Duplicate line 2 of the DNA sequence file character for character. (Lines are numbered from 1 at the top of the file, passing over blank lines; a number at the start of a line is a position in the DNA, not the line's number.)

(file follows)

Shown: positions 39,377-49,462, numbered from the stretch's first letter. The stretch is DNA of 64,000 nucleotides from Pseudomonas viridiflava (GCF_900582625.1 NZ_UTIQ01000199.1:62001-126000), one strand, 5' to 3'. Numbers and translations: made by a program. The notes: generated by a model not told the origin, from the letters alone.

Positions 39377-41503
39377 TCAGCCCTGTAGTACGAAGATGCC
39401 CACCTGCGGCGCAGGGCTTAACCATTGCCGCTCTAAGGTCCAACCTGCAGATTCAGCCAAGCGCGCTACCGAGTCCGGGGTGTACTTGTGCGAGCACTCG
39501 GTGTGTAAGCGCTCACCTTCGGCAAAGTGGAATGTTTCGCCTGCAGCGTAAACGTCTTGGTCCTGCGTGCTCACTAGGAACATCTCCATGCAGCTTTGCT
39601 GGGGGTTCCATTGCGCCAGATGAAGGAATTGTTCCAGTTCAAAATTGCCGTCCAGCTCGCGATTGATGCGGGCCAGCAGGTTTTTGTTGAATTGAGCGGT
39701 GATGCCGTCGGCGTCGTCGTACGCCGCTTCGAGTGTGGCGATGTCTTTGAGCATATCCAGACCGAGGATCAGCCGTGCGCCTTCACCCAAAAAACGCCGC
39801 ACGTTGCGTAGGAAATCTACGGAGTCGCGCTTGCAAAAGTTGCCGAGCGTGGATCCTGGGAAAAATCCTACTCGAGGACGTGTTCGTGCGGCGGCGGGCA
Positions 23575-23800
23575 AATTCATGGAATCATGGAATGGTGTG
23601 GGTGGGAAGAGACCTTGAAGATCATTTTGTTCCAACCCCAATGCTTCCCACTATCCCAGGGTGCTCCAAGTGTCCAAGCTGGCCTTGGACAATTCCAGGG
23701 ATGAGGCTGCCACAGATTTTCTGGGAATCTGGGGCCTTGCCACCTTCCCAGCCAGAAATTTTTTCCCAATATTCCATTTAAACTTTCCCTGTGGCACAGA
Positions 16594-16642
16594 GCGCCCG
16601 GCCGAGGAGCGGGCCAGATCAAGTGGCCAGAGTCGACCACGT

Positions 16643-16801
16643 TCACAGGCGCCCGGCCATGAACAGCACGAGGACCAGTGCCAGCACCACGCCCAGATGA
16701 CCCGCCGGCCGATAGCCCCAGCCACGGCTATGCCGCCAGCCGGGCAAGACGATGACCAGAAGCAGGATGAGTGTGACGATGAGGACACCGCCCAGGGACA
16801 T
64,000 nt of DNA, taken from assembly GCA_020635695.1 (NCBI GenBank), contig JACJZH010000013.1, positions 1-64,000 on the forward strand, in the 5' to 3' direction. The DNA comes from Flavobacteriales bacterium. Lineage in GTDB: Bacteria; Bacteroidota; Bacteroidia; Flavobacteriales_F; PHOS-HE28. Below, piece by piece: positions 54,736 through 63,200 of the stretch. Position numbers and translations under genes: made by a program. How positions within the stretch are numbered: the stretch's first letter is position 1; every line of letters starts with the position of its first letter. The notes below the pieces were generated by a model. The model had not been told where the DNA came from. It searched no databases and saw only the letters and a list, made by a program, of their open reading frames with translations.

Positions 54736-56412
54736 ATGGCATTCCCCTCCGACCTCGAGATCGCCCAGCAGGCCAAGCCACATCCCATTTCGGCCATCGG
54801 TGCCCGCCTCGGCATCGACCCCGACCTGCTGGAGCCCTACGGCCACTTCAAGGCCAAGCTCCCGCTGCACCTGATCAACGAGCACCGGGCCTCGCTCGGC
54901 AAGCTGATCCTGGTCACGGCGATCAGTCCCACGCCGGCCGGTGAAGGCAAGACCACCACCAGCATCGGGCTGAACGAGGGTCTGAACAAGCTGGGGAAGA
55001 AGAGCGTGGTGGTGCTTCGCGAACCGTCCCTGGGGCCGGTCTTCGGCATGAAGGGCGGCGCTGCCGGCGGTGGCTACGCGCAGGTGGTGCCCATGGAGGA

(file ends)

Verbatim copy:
Positions 39377-41503